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Real Options in Real Estate

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Real Estate Example. Rents vary through time, with some momentum. ... Real estate portfolios are diversified. Principal = national owner, Agent = local manager. ... – PowerPoint PPT presentation

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Title: Real Options in Real Estate

1
Real Options in Real Estate
• Theory and Evidence

2
Overview
• Options
• Real Options
• Development Option
• Empirical Evidence
• Applications

3
Options
• Call option The right (not the obligation) to
purchase a share of stock at a date T in the
future for price P.

4
Option Valuation
• Stock price
• Strike price
• Interest rate
• Volatility of stock return
• Time to maturity
• Black-Scholes formula C ( S, K, r, s, T)

5
Volatility and Call Option
• No downside cost, so no downside risk.
• Upside payoff, so risk is good.
• Method of valuation
• Call option payoff can be locally matched by
borrowing, and holding some amount of the stock.
• As S changes, this replicating portfolio must
• We know the price of the stock and the bond at
each moment, so we can calculate the equivalent
price of the option.

6
Real Options
• Fishers NPV criterion take any project that
project that provides a positive Net Present
Value.
• Suppose, however, that taking one project costs
you the opportunity to take another positive NPV
project?
• Take the highest NPV of the two.

7
Example Plant Construction
• Cost of Plant 100 million
• Net after-tax cash flow/yr. in perpetuity from
plant 3 million.
• Cot of capital current interest rate.
• Current cost of capital today 3.
• NPV 3 m/ .03 100 m.
• Build the plant?

8
Stochastic Interest Rates
• Interest rates go up or down each year by 100 BP.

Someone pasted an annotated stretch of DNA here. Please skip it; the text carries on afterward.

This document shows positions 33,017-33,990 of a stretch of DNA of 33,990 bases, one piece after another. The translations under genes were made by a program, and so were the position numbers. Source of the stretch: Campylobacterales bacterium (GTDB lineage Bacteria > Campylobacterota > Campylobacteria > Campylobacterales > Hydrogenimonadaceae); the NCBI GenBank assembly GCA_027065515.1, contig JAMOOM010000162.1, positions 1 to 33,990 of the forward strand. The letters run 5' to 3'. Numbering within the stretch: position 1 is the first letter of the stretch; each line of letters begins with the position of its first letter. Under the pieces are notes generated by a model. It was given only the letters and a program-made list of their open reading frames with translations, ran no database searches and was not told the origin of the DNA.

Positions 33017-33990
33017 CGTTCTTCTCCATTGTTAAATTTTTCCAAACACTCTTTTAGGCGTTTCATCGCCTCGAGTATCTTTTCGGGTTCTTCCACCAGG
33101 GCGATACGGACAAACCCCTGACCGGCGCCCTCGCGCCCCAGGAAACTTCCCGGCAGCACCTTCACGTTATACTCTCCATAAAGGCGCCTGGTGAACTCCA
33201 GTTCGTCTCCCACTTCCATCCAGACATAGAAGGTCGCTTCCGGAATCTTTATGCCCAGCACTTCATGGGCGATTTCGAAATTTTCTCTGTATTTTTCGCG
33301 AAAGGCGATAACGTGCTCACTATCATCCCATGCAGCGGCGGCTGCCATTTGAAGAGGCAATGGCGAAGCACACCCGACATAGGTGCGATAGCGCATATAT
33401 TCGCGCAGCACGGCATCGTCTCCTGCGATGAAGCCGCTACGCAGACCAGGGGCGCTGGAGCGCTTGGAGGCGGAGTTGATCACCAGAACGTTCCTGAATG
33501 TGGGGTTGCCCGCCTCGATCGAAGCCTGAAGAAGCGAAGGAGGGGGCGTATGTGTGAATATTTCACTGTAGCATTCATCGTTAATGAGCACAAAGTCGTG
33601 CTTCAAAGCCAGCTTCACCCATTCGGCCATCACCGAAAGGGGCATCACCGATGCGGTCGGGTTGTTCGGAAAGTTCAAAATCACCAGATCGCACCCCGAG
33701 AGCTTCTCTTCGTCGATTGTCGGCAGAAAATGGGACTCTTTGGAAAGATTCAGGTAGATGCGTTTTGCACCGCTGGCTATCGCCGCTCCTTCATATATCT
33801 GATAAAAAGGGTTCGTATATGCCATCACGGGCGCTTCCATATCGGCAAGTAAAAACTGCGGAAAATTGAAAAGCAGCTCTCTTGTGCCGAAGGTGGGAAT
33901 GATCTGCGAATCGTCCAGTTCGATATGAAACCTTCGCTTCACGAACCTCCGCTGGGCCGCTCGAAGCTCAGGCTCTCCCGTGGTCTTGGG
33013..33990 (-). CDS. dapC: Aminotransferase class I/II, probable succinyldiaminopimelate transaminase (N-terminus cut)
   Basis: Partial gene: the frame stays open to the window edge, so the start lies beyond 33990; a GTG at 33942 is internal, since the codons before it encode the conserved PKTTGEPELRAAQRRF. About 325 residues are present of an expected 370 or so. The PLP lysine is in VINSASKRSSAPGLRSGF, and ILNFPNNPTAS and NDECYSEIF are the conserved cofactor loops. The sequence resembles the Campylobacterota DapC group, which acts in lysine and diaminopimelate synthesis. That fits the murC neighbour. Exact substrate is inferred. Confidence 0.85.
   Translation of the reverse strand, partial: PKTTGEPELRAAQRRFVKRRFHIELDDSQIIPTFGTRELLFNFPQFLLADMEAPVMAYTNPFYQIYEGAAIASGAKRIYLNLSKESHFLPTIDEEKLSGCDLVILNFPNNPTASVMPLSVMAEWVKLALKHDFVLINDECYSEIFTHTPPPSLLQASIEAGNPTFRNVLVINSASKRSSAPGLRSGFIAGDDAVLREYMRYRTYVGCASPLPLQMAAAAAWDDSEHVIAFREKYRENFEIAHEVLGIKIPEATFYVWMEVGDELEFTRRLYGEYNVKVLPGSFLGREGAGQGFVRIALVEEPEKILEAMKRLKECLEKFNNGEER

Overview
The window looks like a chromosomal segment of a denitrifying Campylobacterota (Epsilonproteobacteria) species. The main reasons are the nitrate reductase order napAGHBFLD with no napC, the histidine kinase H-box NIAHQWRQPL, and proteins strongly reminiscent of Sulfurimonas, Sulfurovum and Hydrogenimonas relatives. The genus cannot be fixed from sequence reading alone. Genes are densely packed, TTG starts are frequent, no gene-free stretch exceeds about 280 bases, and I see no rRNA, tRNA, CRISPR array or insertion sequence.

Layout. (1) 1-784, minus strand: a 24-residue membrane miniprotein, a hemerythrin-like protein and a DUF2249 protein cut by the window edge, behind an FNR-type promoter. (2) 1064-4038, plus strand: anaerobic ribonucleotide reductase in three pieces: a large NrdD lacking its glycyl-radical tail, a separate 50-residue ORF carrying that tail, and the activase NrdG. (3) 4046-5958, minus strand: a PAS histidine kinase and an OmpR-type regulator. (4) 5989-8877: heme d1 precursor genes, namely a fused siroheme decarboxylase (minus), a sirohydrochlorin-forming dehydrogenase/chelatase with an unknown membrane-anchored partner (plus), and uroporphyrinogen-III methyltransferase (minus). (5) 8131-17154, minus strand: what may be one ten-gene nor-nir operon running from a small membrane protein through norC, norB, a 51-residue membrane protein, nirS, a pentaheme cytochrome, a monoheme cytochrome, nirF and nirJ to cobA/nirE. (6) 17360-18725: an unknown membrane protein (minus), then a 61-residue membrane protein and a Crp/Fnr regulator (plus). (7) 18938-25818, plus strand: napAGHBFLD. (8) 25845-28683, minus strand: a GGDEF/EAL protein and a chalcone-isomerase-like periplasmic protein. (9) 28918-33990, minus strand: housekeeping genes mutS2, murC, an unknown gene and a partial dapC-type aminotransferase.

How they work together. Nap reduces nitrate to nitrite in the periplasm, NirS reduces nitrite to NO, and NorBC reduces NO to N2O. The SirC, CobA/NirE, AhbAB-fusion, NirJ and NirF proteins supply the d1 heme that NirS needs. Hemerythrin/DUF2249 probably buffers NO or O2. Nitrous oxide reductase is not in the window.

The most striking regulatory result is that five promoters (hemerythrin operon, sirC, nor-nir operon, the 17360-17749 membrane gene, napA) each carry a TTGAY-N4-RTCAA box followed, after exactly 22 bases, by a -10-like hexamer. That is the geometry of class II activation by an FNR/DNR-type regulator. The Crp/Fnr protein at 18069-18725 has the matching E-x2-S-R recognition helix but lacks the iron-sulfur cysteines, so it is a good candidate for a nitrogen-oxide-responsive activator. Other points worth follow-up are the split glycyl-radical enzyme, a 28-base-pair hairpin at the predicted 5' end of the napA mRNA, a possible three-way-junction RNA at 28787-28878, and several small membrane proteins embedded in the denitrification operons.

• If they are certain to go to 2 next year
• NPV 3 m/.02 - 100m/(1.03) 48.54 m
• Wait one year to build!
• Each project competes with itself delayed by one
period.
• But ONLY if both projects cannot be undertaken!
• Irreversible investment.

9
Implications
• Irreversible investment involves a timing
decision.
• Relevant stochastic variables
• Interest rates
• Demand
• Investment cost
• Autocorrelation of variables are relevant.

10
Real Estate Example
• Rents vary through time, with some momentum.
• Rents are locked in for 10 years when you lease.
• Costs to build are fixed (as are interest rates)
400/square foot. Build and lease
instantaneously.
• Current rents are 40/square foot.
• Current cost of capital is 10.
• Rents are trending up prob 60 of rents going
to 50/sq.foot and 40 chance of 30/square foot.

11
Build or Wait?
• NPV 40/.1 - 400 0
• Exp. Value .6(500-400)/(1.1) .4(0) 90.9
• What if rent (t) a brent(t-1)e ?
• Wait for rents to tip and then build?
• Issues
• Construction time.
• Build but hold vacant.

12
Do Real Options Matter?
• Laura Quigg (JF, 1993)
• Examines Seattle market for undeveloped land.
• Estimates building prices, development costs and
models development costs as stochastic.
• Value with and without std of DC 0.

13
14
Evidence from Office Construction
• Rena Sivitanidou Petros Sivitanides (RE Econ
2000)
• Construction starts should depend upon option
value.
• Higher volatility of rents should cause delay of
construction.

15
Approach
• Time-series of commercial property completions in
U.S. Office markets CC
• Data Torto-Wheaton Research 1982 1998.
• Model
• Completions a a1Completions t-1 a2Income
a3EmpGrowth a4EmpVolatility a5Interest
a6Cost a7Commute a8 Temperature
• Also used Rents and Vacancies in other models

16
Results
• A constant insignificant